This is the first Camera Axe shield, but it leverages the lessons learned from the previous four generations of Camera Axe hardware. The word “shield” describes a board that plugs into the Arduino board. Arduino is an popular and easy to use open-source electronics prototyping platform used by artists, designers, and hobbyists.
The standard Camera Axe 5, which will be released in the next few months, will have a lot of difficult to solder surface mount components. Because making a kit of the standard Camera Axe 5 wouldn’t be possible I started looking for different ways of doing a kit version. I decided to go with this Arduino shield idea. Some of the reasons are:
- There are hundreds of thousands of people who have Arduino boards. In fact many people who got earlier versions of the Camera Axe mentioned that they already owned an Arduino board. Expanding the functionality of hardware people already own is something that appeals to me.
- Since the very first version of the Camera Axe I’ve been using the open source Arduino software. I’m pretty sure this shield will cause a few more Arduino boards to be sold and I’m happy to send the Arduino people that buisness. It is true people can use the various Arduino clones out there and that’s cool too.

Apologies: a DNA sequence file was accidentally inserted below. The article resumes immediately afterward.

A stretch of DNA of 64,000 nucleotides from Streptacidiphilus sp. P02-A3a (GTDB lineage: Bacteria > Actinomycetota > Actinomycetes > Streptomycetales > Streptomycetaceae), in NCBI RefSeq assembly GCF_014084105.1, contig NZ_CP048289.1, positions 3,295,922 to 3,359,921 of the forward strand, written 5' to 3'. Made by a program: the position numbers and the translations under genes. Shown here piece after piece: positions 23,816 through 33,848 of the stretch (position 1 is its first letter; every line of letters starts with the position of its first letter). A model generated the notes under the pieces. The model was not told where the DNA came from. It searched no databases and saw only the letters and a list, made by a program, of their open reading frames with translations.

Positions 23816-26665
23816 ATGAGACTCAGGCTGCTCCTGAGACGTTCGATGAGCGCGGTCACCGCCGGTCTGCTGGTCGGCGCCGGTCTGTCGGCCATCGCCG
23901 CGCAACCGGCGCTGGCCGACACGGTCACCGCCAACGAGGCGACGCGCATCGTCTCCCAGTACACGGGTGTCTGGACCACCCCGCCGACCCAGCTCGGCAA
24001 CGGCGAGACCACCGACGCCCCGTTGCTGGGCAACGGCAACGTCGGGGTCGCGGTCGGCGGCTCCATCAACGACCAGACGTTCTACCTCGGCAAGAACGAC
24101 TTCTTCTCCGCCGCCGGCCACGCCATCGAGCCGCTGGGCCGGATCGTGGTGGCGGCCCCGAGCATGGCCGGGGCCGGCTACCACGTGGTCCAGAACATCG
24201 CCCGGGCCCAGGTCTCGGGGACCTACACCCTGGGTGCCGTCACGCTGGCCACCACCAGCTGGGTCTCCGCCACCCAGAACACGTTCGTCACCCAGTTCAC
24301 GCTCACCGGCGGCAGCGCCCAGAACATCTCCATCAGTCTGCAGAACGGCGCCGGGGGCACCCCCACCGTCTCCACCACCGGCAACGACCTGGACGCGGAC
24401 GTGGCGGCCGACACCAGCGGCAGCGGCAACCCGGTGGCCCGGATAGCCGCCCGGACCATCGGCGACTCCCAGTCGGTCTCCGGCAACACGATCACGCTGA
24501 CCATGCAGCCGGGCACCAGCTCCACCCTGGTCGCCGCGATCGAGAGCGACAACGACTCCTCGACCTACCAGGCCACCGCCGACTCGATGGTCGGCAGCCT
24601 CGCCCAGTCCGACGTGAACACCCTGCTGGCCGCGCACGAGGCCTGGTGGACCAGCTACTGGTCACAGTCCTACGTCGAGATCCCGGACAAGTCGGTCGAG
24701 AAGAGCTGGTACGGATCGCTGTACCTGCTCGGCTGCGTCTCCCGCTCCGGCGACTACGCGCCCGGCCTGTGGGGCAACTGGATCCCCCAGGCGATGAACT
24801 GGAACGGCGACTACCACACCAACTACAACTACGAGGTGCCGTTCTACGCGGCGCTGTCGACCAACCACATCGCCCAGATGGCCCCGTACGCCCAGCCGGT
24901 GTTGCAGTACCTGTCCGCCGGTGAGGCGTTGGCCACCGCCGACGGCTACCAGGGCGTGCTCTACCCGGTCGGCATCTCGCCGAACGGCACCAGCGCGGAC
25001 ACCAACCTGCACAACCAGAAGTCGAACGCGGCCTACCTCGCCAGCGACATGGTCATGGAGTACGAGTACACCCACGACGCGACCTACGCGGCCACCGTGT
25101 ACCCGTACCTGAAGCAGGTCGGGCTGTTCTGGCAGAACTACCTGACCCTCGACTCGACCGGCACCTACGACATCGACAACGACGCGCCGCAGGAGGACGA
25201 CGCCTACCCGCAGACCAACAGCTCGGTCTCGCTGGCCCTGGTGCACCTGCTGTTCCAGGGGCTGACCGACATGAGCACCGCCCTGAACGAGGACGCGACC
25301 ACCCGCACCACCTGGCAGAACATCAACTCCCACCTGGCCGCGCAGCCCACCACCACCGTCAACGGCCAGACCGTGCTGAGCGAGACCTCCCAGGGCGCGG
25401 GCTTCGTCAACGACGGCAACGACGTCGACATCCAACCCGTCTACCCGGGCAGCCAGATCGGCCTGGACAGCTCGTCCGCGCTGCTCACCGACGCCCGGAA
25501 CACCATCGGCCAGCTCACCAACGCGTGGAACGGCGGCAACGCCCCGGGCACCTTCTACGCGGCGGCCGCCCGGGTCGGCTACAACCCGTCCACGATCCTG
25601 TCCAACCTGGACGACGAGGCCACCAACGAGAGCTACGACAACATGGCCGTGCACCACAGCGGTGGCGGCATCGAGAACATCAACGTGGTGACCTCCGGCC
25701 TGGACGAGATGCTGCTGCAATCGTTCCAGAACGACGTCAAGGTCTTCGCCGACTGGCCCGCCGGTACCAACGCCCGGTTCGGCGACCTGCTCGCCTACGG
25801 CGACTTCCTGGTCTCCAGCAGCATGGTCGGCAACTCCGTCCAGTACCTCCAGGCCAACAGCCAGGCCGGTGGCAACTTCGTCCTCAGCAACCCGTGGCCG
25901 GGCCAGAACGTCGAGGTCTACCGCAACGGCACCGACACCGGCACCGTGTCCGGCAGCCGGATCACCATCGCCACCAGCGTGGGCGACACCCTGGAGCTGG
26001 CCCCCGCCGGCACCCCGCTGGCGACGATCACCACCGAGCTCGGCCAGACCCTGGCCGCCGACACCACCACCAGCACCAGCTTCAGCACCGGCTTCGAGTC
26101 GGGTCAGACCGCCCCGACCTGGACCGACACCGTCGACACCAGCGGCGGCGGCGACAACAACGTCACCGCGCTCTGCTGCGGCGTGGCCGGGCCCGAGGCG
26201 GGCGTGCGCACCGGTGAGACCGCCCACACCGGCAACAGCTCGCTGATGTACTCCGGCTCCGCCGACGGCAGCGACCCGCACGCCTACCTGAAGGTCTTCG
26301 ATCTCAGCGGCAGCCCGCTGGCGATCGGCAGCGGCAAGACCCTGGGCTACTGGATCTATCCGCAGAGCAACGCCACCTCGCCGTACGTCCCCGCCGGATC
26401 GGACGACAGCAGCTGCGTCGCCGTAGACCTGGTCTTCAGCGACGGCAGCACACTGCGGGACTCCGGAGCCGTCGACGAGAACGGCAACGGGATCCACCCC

- This design makes the Camera Axe shield less expensive and easier to assemble.
The both versions of the Camera Axe 5 will use 100% the same software and will both have the same capabilities. Because this design is focused at the DIY and maker communities I decided to not include a fancy case that previous iterations have had. I think this is fine for most of these people since many of them are mostly concerned about functionality and cost.
Here are some improvements this design has over the Camera Axe 4:
- Lower cost than the Camera Axe 4 kit.
- Sensor ports can now have two data lines per port. This will be required by some future sensor designs. This was done while keeping backwards compatibility with all the existing Camera Axe sensors.
- Adding input/output protection on the sensor ports.
- Easier to load programs since you can use a standard USB cable to reprogram the Arduino boards.
- The trigger LEDs are now multi-color LEDs so you can see the difference between triggering the shutter, focus, or both.
- New timing crystal give much more accurate and precise timing.
- Camera Axe homepage
- Camera Axe 5 Shield Build Guide
- Assembly Video
- Camera Axe 5 User Manual
- Camera Axe Store
As always here are the schematics and Eagle PCB files. The bill of materials can be found in the build guide link to above.